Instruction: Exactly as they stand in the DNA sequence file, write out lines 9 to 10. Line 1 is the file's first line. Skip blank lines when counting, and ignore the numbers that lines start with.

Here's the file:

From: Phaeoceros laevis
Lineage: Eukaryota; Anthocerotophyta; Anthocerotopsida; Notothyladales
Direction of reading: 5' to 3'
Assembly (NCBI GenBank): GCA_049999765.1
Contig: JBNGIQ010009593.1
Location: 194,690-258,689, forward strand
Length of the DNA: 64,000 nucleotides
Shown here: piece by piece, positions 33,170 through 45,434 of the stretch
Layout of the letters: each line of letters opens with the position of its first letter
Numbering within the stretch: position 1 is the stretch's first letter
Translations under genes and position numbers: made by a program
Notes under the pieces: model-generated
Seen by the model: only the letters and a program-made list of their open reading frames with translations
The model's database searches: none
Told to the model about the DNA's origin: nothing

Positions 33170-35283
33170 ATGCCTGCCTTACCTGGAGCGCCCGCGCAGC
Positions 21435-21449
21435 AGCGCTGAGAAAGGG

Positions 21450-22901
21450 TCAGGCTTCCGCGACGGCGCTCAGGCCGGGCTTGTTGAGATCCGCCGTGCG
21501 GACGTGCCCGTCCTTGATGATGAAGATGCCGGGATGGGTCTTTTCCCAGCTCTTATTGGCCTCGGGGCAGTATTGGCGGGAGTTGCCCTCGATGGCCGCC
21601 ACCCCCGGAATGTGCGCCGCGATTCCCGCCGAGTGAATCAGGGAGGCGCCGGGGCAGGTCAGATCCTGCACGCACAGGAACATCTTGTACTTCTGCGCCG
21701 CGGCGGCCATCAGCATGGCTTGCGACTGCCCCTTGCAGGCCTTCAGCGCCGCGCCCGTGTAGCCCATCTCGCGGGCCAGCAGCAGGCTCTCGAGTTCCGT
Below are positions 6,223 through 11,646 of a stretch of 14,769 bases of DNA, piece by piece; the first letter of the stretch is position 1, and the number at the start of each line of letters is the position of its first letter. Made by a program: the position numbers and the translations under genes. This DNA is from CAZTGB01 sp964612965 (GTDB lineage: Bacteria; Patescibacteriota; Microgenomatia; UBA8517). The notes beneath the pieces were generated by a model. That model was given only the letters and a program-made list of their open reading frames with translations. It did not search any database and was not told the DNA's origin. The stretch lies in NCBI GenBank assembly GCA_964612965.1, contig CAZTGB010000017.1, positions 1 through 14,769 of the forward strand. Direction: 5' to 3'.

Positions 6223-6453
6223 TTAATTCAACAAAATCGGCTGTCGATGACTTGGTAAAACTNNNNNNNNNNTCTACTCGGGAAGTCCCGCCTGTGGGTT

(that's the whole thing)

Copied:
Layout of the letters: each line of letters opens with the position of its first letter
Numbering within the stretch: position 1 is the stretch's first letter